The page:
The man at Fort Hood who killed three and wounded 16 of his fellow soldiers last week had requested leave shortly before the shooting rampage.
After a meeting where he had requested a leave to attend to personal matters, he was clearly agitated and disrespectful when his request was denied, reports the New York Times:
Fort Hood officials and a spokesman for Army investigators declined to comment on Friday about the meeting and its role in the shooting, but they confirmed in an afternoon news conference that the specialist, became angry with soldiers from his unit before the attack. Two of those he killed were in his unit, a transportation battalion of the 13th Sustainment Command. Officials stressed that they had still not established a clear motive.
But in an interview with a local Mississippi television station, Theodis Westbrook, of Smithdale, Miss., the father of Sgt. Jonathan Westbrook, who was wounded in the attack, said he was told that a soldier came to Fort Hood’s personnel office, where Sergeant Westbrook worked, to get a leave form. When one of the soldiers told the man to come back the next day to pick that form up, the man left, then returned with a gun and opened fire.
Lt. Gen. Mark A. Milley has acknowledged that the attacker was taking psychiatric medication before the shooting. Infowars reports:
“Was he on any sort of medications….SSRI’s, anti-depressants, anything of that nature,” an Infowars reporter asked Milley, to which the General responded, “He was on medications that’s correct.”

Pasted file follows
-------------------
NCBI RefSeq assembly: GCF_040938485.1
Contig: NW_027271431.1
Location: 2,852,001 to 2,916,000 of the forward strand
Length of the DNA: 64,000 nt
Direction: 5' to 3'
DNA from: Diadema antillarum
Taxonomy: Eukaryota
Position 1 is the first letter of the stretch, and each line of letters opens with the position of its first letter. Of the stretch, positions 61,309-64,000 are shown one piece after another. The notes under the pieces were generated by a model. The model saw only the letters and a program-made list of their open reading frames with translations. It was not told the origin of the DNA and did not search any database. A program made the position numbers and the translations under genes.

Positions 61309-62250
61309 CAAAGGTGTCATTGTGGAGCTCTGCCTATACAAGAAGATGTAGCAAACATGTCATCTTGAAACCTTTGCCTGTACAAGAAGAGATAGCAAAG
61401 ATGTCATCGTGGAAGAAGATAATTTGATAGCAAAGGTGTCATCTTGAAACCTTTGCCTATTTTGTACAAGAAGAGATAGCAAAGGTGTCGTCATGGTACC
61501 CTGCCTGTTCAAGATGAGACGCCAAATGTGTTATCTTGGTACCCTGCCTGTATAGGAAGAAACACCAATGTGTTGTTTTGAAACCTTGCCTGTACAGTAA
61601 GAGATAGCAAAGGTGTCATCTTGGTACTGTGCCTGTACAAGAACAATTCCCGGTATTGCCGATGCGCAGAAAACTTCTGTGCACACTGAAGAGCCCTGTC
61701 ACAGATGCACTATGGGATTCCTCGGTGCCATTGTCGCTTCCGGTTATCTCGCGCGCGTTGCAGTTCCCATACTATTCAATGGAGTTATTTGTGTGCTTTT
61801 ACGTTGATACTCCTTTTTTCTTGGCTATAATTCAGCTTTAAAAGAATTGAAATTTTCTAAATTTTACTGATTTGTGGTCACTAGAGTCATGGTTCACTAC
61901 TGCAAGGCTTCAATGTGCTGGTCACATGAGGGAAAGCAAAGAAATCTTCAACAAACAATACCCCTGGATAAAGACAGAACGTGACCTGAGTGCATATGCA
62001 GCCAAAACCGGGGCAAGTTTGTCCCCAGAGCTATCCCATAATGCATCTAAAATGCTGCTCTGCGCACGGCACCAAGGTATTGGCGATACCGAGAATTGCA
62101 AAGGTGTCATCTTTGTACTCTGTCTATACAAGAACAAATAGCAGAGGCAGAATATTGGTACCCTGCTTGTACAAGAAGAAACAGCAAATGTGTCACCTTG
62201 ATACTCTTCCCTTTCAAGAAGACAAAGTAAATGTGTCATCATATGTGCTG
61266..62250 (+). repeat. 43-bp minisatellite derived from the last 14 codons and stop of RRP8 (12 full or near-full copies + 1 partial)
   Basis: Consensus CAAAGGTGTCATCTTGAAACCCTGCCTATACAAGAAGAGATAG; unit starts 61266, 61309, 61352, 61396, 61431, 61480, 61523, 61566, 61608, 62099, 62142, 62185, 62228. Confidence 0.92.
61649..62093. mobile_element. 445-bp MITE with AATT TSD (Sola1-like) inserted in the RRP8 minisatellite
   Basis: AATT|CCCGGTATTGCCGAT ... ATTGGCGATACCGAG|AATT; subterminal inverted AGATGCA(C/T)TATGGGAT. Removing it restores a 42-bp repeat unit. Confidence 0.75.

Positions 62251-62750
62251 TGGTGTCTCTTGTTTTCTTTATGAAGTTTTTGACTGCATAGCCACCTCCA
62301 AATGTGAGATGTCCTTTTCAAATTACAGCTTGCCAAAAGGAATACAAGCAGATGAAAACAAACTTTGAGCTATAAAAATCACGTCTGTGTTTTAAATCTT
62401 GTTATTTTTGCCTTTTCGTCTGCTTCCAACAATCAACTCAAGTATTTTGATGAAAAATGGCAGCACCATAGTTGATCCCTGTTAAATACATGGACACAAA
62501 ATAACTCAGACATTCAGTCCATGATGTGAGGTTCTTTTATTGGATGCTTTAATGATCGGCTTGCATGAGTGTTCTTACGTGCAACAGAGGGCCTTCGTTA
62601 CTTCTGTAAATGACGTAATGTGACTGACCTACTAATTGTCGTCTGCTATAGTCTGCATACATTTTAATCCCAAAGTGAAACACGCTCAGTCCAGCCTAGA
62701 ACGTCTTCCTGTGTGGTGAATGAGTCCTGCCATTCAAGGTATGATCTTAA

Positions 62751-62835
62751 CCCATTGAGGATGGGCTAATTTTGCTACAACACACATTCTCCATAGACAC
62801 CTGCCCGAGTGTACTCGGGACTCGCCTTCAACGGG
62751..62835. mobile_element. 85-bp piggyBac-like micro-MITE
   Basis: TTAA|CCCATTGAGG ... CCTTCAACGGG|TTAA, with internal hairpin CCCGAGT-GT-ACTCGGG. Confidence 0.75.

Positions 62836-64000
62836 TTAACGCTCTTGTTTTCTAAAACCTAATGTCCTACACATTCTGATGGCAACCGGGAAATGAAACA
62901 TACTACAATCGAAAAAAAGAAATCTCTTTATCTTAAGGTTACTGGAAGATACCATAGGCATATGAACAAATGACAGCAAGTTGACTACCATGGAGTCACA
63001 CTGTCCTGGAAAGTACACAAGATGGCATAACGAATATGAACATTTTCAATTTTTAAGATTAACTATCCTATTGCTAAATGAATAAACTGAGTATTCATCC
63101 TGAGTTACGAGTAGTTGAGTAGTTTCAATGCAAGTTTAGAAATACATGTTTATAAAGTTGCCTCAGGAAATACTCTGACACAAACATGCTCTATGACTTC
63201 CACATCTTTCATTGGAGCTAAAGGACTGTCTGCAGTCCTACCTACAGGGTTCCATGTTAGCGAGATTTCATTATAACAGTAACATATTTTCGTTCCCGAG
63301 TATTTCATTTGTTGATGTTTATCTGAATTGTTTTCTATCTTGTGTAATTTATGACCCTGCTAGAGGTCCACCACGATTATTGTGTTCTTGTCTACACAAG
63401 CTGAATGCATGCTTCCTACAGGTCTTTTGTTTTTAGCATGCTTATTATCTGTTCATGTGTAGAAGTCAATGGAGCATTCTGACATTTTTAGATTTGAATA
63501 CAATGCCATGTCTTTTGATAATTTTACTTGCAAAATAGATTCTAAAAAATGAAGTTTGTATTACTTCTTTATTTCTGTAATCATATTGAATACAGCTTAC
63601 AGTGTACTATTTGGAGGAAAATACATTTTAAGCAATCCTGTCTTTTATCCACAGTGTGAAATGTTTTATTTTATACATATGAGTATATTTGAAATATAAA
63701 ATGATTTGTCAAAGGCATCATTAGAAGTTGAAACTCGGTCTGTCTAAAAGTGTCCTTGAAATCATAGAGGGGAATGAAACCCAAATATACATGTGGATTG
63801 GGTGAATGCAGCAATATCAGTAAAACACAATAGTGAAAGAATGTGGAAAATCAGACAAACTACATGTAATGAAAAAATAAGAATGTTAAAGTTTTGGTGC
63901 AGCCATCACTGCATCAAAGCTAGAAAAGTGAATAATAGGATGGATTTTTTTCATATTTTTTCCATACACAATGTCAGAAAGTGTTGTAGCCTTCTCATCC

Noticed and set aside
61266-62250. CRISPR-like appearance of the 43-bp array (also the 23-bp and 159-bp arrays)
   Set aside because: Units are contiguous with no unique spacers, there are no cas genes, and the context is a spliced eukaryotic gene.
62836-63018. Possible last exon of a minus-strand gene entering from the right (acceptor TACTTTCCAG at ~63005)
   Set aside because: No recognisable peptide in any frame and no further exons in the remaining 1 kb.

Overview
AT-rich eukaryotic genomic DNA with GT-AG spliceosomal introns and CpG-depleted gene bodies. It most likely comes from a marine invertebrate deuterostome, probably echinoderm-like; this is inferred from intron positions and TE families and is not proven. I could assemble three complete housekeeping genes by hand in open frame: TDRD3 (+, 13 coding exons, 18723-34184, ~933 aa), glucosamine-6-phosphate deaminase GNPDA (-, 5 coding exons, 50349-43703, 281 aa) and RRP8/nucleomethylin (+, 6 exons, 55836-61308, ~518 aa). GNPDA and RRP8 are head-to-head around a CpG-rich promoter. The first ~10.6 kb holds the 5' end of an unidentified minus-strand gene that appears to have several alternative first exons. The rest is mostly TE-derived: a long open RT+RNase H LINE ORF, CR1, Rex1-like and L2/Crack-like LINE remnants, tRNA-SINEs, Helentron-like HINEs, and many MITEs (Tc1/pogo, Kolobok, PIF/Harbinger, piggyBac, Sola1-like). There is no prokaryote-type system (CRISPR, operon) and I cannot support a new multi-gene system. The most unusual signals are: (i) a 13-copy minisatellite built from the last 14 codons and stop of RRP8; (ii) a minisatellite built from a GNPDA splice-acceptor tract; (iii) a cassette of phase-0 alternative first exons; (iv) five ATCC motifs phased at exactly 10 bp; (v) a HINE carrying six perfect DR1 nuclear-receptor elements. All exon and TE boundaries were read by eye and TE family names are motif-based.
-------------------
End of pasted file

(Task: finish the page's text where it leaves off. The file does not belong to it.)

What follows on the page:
In a subsequent report, officials also admitted that Lopez had been prescribed Ambien, a sleeping pill associated with accidents and aggressive outbursts.
As the website ,SSRI Stories profusely documents, there are literally hundreds of examples of mass shootings, murders and other violent episodes that have been committed by individuals on psychiatric drugs over the past three decades. The number of cases is staggering, but the media has completely failed to generate a national conversation about the issue due to its obsession with exploiting mass shootings to demonize the second amendment.
A $65 million study produced three research papers which were published by The Journal of the American Medical Association Psychiatry. The study found that suicide rates for soldiers who served in Iraq and Afghanistan more than doubled from 2004 to 2009 to more than 30-per-100,000, the trend among those who never deployed nearly tripled to between 25- and 30-per-100,000. USA Today reports:
Suicide rates soared among soldiers who went to war in Iraq and Afghanistan and those who never left the United States, according to the largest study ever conducted on suicide in the military.
The research tracked soldier records through the end of 2009. But suicides in the Army continued to rise thereafter, reaching a record high in 2012 before dipping last year.
Compiled by Alternative Free Press
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